What is the Self-Cooking Tablecloth?

The Self-Cooking Tablecloth is a common magical item in Russian fairy-tales. Here’s how I described it in my book “Leshi and the Pike: Adventure Two.”  Just before this scene, ten-year-old Alex and his nine-year-old sister Katie are following their new friend Leshi (an eccentric woodsprite) to the tsar’s palace. Then, they get hungry… Here’s the scene: (for more about the book, go to http://www.amazon.com/dp/1477639942).

Leshi stopped and plopped down on the ground.

“Break time,” he said. “We can’t go conquer the tsar on empty stomachs.”

“But we didn’t bring any food,” Katie said. “We didn’t think we’d be gone that long.”

“Wrong,” Leshi said. “Twice wrong.” He laughed. “Lucky that you have me to take care of you.” He reached into a pocket of his sheepskin’s coat and pulled out a rolled-up fabric. “Ever seen this? Incredible stuff. A tablecloth. Our meal will be exquisite.”

“What’s so incredible about a tablecloth?” Alex asked. “And how are we going to cook?”

“Watch and learn, my young friends,” Leshi said. “My cooking is simple magic. Have you heard about the Self-Cooking Tablecloth?”

“Our mom has a self-cleaning oven,” Katie said. “We know about that.”

“A self-cleaning oven?” Leshi said. “Now that’s a silly idea. Why clean it when it will just get dirty again?” He shook his head. “This tablecloth is much better. Just watch!” Leshi shook the tablecloth in the air to unroll it. “Catch the other side!” he shouted to Alex and Katie.

Alex grabbed one side, Katie – the other. For a second, the big white tablecloth flopped around. Then, it covered all three of them. Now, they were under the tablecloth. As soon as one of the corners of the tablecloth hit the ground, Alex heard the clinking of breaking dishes followed by an avalanche of freshly baked bread, red caviar, roasted meat, mashed potatoes, forks, knifes, spoons, and even candle-holders. Alex covered his head with his hands to shield himself. A moment later, everything became still.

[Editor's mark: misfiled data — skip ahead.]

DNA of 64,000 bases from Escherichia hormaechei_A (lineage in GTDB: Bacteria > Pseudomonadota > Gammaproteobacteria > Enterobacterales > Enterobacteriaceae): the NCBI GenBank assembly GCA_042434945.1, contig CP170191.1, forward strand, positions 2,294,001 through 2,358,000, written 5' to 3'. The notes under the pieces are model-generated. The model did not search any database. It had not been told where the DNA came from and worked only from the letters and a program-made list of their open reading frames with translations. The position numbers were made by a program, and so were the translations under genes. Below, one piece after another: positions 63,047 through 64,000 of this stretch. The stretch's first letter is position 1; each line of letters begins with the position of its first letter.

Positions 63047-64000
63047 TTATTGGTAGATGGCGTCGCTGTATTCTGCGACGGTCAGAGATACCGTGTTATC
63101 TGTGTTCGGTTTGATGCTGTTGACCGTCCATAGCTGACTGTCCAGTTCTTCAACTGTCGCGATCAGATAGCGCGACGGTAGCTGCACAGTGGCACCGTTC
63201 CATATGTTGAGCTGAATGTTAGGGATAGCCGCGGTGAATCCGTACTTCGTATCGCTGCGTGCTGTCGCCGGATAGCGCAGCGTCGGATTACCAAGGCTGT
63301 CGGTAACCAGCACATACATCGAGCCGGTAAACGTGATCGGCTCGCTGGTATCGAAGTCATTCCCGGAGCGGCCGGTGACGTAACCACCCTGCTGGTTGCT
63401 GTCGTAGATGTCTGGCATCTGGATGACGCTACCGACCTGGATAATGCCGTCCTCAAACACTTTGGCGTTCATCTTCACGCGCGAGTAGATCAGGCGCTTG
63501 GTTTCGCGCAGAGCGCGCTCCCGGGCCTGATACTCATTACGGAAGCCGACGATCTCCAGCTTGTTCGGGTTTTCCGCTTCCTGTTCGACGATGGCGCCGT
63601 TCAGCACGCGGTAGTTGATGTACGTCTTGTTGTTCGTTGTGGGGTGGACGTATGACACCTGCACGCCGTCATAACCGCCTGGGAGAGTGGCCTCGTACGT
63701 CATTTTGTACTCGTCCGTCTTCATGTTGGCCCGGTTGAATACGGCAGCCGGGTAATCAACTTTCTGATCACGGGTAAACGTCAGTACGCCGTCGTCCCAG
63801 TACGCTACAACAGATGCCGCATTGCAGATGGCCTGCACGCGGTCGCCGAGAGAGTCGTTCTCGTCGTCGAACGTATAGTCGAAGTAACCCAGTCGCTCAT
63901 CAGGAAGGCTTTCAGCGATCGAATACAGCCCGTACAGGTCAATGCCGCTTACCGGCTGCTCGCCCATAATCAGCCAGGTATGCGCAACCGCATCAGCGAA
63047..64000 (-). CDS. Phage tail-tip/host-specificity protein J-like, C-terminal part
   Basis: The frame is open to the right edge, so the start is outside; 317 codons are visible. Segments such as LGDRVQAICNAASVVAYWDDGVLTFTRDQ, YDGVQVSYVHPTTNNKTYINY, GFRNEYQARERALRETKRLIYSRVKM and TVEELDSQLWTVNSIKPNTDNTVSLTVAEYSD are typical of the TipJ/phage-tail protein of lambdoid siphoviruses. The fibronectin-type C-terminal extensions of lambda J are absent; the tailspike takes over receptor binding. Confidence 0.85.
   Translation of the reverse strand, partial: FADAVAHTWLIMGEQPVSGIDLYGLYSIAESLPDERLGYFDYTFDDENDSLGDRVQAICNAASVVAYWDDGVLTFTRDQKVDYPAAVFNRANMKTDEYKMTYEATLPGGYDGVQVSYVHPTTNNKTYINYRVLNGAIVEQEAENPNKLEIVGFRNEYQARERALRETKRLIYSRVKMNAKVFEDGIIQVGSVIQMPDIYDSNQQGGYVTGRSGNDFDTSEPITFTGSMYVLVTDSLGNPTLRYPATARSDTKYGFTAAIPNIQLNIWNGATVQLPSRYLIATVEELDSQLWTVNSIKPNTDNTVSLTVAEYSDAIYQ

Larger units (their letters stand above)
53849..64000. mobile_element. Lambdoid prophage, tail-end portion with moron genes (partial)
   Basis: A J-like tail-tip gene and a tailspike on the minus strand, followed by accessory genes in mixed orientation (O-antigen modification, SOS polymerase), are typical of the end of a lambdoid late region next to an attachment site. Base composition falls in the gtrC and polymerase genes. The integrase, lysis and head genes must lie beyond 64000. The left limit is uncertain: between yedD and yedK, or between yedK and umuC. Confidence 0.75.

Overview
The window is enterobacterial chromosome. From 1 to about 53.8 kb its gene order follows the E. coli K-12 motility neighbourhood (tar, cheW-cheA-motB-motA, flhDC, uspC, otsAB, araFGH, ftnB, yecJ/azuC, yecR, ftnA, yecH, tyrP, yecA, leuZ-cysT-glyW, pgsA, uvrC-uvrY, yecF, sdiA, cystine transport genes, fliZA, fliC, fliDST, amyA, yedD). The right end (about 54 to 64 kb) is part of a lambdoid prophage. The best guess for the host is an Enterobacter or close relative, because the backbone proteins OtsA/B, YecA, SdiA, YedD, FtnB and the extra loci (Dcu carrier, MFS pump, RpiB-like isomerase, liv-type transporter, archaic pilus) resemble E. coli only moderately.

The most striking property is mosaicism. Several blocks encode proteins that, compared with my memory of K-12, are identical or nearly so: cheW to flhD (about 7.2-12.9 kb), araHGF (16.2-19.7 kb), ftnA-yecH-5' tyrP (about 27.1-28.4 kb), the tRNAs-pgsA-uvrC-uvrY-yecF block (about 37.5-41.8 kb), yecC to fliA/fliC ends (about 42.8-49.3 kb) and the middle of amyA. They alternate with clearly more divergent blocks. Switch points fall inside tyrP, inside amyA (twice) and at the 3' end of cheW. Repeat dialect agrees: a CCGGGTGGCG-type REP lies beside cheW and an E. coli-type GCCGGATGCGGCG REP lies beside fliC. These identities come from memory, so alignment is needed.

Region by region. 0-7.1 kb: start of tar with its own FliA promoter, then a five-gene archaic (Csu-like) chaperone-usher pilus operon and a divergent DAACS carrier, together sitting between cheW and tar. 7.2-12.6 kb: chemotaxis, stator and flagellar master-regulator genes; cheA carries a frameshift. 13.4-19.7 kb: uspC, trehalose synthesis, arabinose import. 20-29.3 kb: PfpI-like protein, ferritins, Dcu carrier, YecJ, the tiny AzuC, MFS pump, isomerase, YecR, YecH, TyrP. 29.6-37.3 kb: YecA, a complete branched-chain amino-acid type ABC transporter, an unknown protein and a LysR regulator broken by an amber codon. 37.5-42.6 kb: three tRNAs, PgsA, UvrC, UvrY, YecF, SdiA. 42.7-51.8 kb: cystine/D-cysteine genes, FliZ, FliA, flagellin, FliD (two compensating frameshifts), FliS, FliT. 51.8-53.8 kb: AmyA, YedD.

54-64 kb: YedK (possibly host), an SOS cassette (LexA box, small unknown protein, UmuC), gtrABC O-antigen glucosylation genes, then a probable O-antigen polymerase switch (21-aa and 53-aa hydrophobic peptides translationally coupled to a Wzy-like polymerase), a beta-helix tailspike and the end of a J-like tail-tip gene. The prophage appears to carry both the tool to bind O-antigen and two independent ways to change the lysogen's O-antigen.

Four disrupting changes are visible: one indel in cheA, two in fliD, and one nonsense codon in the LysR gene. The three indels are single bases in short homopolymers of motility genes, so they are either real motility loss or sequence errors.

“Are you okay, Katie?” Alex asked.

“Fine.” She brushed spaghetti out of her hair.

“Oops,” Leshi said. “Wrong side up. And even wronger side down. Help me turn it over.” Leshi shook his head to free himself from a candle-holder stuck on his horns. “Grab on to the other side and flip it over.”

As soon as the tablecloth was placed on the grass the right side up, the broken dishes flew up into the air and turned whole again before landing on top of the tablecloth. Roasted chicken, fresh vegetables, steaming mashed potatoes, and bowls of delicious hot soup garnished with dill made Alex mouth water.

“Eat to your heart’s content!” Leshi said. “Stuff yourselves!”

Alex and Katie sat on the ground and feasted on all the yummy food. Alex especially liked Leshi’s dessert, a soft and spongy apple pie. The dough tasted sweet, and the apples – a little sour. Together, the taste was just perfect. As soon as Alex put the last bite of his pie slice into his mouth, he heard the thumping of horse’s hooves on the ground. He peered through the thick brush and saw a golden carriage go by.

“Quiet!” Alex said. “The tsar is coming!” He pointed towards the carriage.

“We should go before the tsar does something bad to Emelya,” Katie said. “Who knows what the tsar could be planning.”

“Agreed! End of feast then,” Leshi said and started rolling up the tablecloth. The dishes were disappearing one by one, as if vanishing into thin air. Leshi picked up the now empty tablecloth and stuffed it back in his pocket.

Categories: My Books about Russia | Tags: , , , , , , , , , | Leave a comment

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